A Flag is Born

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First edition cover

A Flag Is Born was a play promoting the creation of a Jewish State in the ancient land of Israel. It opened on Broadway on September 4, 1946. The cast included Paul Muni, Celia Adler and Marlon Brando. Hollywood’s most successful screenwriter, Ben Hecht, was the playwright; it was directed by Luther Adler with music by Kurt Weill. It was produced by the American League for a Free Palestine, an organization headed by Hillel Kook, known in America by the anglicized name Peter Bergson.[1]

The play[edit]

The play had three principal characters, though several other actors played bit roles.[2] Paul Muni and Celia Adler, major stars at the time, played Tevye and Zelda, survivors of the Treblinka death camp who are attempting to travel to the Land of Israel, and Marlon Brando, who played David, an angry young concentration camp survivor.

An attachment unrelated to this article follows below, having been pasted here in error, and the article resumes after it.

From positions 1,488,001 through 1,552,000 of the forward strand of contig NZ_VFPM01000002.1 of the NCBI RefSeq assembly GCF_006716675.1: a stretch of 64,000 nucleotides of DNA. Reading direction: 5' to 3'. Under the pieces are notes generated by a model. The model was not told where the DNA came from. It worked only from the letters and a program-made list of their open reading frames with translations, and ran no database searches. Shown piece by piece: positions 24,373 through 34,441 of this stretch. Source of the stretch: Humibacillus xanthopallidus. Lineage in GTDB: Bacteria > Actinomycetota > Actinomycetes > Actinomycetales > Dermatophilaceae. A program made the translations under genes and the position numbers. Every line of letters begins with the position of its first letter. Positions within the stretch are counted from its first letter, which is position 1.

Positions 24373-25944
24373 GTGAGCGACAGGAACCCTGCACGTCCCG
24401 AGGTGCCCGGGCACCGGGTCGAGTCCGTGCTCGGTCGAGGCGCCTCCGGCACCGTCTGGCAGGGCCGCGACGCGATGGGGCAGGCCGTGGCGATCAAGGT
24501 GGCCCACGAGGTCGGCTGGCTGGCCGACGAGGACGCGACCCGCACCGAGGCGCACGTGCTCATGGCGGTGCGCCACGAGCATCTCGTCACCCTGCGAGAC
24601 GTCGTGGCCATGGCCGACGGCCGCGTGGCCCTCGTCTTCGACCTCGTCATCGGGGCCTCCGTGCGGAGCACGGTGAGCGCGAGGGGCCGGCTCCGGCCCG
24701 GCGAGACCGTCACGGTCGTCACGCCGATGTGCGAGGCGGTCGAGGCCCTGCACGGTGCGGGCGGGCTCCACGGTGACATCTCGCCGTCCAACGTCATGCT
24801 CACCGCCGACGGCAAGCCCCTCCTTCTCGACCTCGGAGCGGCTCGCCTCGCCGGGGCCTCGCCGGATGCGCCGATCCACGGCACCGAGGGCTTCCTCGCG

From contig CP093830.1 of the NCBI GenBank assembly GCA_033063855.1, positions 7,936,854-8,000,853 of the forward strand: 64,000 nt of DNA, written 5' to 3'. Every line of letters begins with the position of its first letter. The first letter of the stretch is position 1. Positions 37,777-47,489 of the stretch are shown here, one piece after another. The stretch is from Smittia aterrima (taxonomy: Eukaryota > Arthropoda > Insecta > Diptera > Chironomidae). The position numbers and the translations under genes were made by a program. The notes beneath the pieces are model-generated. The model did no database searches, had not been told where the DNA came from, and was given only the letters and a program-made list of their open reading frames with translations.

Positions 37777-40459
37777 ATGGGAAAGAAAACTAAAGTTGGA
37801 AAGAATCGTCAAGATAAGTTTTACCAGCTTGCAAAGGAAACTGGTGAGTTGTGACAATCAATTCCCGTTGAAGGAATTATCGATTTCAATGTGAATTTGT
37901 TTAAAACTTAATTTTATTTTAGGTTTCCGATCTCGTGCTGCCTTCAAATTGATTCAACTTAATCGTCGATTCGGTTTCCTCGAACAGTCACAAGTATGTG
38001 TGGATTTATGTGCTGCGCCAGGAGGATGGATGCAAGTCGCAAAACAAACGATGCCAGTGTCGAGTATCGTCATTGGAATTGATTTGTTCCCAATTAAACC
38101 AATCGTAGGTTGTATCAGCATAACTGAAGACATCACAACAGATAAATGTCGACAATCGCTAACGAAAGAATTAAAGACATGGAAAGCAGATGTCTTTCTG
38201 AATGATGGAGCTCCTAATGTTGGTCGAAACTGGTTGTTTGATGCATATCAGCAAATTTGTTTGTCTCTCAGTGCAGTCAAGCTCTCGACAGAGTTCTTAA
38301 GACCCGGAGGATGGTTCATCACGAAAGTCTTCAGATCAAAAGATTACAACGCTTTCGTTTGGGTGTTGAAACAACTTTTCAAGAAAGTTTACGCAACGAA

The play opens as the older couple halts for the night and Zelda lights Shabbat candles on a broken tombstone. Tevye recites the Shabbat prayers, then dreams of the town where he was born, as it was before it was destroyed by the Nazis. He then dreams of King Saul at the battle of Gilead, and has a dream conversation with King David after which, in his dream, he stands before the council of the United Nations, Britain, France, the United States, and the Soviet Union, and pleads for the formation of a Jewish State. They ignore him.

When Tevye awakens, he finds that Zelda has died during the night. He recites a traditional Jewish memorial prayer, Kaddish, and welcomes the Angel of Death who has come for him. As the young hero, David, considers committing suicide, three Jewish soldiers appear and promise to take him with them to the Land of Israel to fight for Jewish independence. In the play's stirring finale, David delivers a moving Zionist speech and marches off to fight for Jewish freedom holding a Zionist flag made out of Tevye's prayer shawl.